After a brutal August recess, there’s more bad news for Congress today from the Pew Research Center, who finds Congress’ favorability rating at 37%, which is the worst it’s had in 24 years. In addition, Democrats are clinging to a 1% margin of people who would vote for them over a Republican in generic balloting, compared to a 12-point advantage four years ago.
It’s not all suns and peach trees for the GOP, though. Though the Democrats have had their lead dramatically lessened, they’re still better trusted to handle the economy and health care reform, and viewed as caring more for people and as more honest and ethical. With characters like Charlie Rangel, John Murtha, Timothy Geithner, and a whole host of others, it’s tough to see how much longer that last perception will last. It is interesting to note that the poll respondents’ faith in the Democrats to handle the budget deficit has fallen by 19 points since September 2006, and that they have only a 4-point advantage in the party that can better manage government.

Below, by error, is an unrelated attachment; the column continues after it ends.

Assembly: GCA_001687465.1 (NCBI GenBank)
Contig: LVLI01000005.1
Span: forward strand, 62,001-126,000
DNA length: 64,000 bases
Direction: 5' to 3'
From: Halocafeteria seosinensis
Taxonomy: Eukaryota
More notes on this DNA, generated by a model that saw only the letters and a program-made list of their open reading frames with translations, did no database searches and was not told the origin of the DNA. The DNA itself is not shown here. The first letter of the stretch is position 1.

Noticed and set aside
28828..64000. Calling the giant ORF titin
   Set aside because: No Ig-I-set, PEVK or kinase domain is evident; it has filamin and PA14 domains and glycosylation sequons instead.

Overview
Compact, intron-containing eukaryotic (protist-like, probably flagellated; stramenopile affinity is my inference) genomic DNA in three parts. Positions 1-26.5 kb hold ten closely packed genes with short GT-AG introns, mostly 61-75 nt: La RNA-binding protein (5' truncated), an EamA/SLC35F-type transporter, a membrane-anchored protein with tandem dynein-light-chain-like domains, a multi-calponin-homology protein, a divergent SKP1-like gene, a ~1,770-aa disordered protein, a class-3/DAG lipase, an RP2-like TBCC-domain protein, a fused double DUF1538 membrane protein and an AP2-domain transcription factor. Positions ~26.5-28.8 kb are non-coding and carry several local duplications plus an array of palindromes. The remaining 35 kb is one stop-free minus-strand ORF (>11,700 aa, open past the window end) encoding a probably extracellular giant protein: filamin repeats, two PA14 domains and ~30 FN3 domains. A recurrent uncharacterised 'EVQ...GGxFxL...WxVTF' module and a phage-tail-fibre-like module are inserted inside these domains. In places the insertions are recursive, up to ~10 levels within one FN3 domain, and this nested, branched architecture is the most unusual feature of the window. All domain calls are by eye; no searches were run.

Though you get a general sense of the feeling of the voting populace, it’s hard to take anything concrete away from Congressional favorability polls and generic ballot match-ups. It’s usually the case that voters hate Congress but love their Congressmen, but clearly the Democrats have taken major hits, which spells trouble for Democrats in borderline districts.
It’s clear that the GOP has to do a better job of getting its message across. Throughout the entire August recess, Republicans have essentially relied on the common citizenry to make their point at town halls, with the occasional isolated comment on health care from the few Representatives and Senators who make time to do so. There’s been no concerted push from the RNC on health care, which make the drop in approval that much more amazing and more illustrative that opposition to the current health care bill is clearly more organic than astroturfed.
As tempting as it might be, Republicans can’t simply stand back and watch the Democrats implode. They need to do a better job at highlighting their own health care bill, HR 2520, and at articulating a unified agenda of positive action items. Attacking the myriad deficiencies of the Democratic agenda may be cathartic and satisfying, but it’s not enough to win back the trust of the electorate. Michael Steele, you can’t afford to be out to lunch on this one. Get on it, and get it right.